Saturday Features

Lost in translation

  • Though backed by stellar costume and sound design, Charaharu ko Sammelan struggles to retain the gravity of the text it is based on—its fragmented narratives barely making a coherent whole
- Timothy Aryal
Even though the play struggles to impart the message of the original text, the costumes and the sound design, shine throughout

Oct 14, 2017-Consider these lines excerpted from the epic poem The Conference of Birds, written by the twelfth century Persian poet Farid ud-Din Attar: 

The ocean can be yours; 

why should you stop

Beguiled by dreams of 

evanescent dew?

The secrets of the sun 

are yours, 

but you

Content yourself with motes trapped in beams…

The episode comes early on in the poem, announcing its premise: that passions are fleeting like “evanescent dew”, and that truth lies not running after carnal pleasures but in knowing yourself.

Like all great works of art, it prompts us to tackle questions of existence head on, leading us to a sudden spiritual transformation.

The poem was adapted for stage, by authors Peter Brook and Jean-Claude Carrière and a Nepali translation of the play is currently on stage at Shilpee Theatre in Battisputali. 

Adapting a play for a drama comes with its own limitations; it is often very difficult to translate the feelings the imagery elicits onto stage.

But it is natural to suppose that the core idea of the original text is rendered well through the poetry of the visual medium.

Both the medium of arts—poetry and theatre—have their own merits and limits; if one passes the idea through words in poetry, one does so through theatrics on stage; nonetheless, both aim to take the audience through a certain spiritual quest. 

The play The Conference of Birds—Charaharu ko Sammelan in Nepali (translated by Pushpa Raj Acharya;  and directed by Deeya Maskey)—is itself based on the overarching theme of spirituality, of how a horde of birds go through a gradual transformation to realise the ultimate truth of existence. 

The plot is simple: Faapre, the king of the birds, is out to persuade his fellow subjects to go out on a search for the mysterious, almighty king Simorgh, who lives seven mountains away.

It’s not that easy for Faapre to convince the birds, for all of them are busy in their own world, chasing after their own disparate passions—the kaalij says he loves the mountains and is content living on it; the pigeon says she loves the rose and is content living by it, and so on.

To convince them to set out on journey, Faapre tells a variety of stories—of princes, princesses, slaves and kings—which are narrated on stage. This segment also inaugurates the first and crucial problem about the play. 

These episodic narratives are presented in such a way that for someone not acquainted with the text already, it’s hard to guess why they are presented at all.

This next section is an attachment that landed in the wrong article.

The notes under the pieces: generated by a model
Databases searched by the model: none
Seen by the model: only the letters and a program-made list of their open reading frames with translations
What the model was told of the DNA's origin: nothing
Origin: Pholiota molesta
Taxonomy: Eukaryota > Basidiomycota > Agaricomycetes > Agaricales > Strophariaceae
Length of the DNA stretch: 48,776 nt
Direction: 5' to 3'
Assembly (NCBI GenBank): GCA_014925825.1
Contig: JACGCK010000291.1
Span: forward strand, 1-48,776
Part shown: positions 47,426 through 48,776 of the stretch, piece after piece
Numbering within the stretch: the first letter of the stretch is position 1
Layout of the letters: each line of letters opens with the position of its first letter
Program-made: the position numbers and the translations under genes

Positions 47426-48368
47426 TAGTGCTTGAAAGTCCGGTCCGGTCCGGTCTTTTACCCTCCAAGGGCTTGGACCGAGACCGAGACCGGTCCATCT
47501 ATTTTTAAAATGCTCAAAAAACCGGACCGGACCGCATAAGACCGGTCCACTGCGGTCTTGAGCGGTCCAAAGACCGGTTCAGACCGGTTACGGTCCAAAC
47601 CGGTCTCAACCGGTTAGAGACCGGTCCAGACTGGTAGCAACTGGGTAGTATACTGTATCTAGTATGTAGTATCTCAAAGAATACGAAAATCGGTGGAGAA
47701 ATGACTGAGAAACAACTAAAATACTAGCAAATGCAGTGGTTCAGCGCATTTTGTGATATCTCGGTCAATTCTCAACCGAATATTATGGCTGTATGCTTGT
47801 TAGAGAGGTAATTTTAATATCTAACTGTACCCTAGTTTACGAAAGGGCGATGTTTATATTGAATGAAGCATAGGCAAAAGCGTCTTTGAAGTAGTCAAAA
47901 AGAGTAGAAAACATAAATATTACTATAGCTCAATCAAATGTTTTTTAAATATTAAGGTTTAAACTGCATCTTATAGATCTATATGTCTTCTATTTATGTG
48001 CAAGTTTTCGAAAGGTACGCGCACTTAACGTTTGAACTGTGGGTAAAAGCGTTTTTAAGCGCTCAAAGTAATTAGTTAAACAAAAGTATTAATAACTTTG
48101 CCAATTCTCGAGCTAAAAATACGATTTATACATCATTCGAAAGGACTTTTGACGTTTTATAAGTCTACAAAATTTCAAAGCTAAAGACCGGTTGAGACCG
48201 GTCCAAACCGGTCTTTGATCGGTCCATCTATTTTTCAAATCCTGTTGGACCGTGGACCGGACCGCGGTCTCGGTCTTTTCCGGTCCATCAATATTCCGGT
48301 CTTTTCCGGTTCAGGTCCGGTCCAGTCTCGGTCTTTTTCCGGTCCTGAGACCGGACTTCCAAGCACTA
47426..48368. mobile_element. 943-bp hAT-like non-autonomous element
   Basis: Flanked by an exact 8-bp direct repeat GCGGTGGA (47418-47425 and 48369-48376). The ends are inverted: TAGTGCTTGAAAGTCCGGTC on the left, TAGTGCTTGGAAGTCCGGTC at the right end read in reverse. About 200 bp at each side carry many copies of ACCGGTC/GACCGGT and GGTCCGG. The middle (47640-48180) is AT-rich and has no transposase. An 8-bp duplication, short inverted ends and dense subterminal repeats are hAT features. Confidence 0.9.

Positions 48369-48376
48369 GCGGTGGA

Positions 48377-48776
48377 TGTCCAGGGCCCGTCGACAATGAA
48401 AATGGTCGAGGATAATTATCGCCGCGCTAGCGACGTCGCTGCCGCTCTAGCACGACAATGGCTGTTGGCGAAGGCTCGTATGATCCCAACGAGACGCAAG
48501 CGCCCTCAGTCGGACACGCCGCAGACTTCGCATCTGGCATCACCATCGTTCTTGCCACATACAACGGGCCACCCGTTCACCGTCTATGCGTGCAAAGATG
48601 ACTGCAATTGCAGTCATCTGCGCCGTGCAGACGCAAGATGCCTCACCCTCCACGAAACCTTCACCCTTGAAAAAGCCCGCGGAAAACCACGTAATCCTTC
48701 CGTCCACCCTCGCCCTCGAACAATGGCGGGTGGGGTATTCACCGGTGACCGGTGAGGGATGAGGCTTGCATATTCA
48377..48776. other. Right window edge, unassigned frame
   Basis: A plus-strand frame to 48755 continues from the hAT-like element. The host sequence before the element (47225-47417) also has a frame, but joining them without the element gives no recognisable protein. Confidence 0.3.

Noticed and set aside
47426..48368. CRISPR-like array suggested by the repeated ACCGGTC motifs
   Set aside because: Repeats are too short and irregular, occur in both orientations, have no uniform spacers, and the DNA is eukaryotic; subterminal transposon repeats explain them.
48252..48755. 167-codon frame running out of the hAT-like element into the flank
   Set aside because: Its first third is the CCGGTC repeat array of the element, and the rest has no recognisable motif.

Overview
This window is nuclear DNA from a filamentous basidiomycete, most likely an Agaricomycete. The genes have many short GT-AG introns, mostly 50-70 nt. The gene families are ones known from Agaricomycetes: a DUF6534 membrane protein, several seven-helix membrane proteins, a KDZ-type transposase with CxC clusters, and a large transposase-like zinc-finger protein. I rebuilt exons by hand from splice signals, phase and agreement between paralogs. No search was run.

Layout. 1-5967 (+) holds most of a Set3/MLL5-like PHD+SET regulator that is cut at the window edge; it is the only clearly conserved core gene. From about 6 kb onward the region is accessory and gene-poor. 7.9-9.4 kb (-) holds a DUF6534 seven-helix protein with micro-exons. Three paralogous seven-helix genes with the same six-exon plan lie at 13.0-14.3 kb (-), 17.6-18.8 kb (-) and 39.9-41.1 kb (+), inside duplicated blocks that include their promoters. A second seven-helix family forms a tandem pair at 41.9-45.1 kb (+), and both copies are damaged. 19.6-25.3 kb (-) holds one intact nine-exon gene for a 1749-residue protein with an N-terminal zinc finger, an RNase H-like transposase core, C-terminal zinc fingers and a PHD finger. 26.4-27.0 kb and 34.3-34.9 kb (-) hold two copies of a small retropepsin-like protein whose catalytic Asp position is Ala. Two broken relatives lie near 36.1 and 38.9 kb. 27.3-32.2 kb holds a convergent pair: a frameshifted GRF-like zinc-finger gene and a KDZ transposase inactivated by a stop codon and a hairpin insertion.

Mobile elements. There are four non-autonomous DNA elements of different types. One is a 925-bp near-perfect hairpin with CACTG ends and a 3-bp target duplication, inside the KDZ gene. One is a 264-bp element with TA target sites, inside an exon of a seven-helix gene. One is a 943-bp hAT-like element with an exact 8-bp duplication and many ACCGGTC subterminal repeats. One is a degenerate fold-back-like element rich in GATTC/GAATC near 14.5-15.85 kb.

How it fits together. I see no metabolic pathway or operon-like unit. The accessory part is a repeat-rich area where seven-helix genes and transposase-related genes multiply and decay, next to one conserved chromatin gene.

A convincing line between how the birds finally decide to embark on the journey is not established. 

Even the actors on stage fail to render the change their character underwent after the narration.

The original text tells us that after the king of the birds, Faapre, tells them stories of how one is ensnared by passion, they come to a realisation, of the higher purpose, which helps them decide to embark on the journey. 

On stage, however, we are not supplied with any credible leads. A few lines to describe the real characteristic of Simorgh and why exactly one should go to meet him could have bestowed an air of authenticity to the journey that the birds take on.

The birds travel through seven valleys—valley of quest, valley of love, of knowledge, detachment, unity, wonderment, and finally to the valley of poverty and annihilation.

Going through the valleys is supposed to be suggesting a spiritual conversion but here too the narrative fails to materialise the real characteristics of those valleys and how the birds go from one transformation to another. 

Then, towards the end of the play, once the horde of birds reach their destination, they find out that there is no Simurgh, after all. Faabre, who often sounds monotonous, announces blandly, “Simurgh is the reflection of yourself.

The journey you have taken is just a shadow in your mind.” Instead of being awakened by the revealation, the actors appear fatigued and disappointed. 

So much so that, in the end, a play that sets out to prompt a spiritual awakening in the audience seems to have an almost reverse effect, rendering the whole play a draining experience. Charaharuko Sammelan marks directorial debut for actress Deeya Maskey and even though the play struggles to impart the message of the original text, the costumes and the sound design, both integral for a theatrical production, shine throughout.

Only if the narrative was rendered more coherent, the hour and a half might not have been an ordeal.

We see the adaptations of foreign texts every so often in Nepali theatres, but seldom do they succeed in translating the heart of the text on stage.

It is imperative for a director to first internalise the gravity of the text and then to translate it into a coherent structure before presenting it to the audience. Without which, any adaptation is bound to be a mere flash in the pan, as was the case in Charaharu ko Sammelan. 

Published: 14-10-2017 08:42

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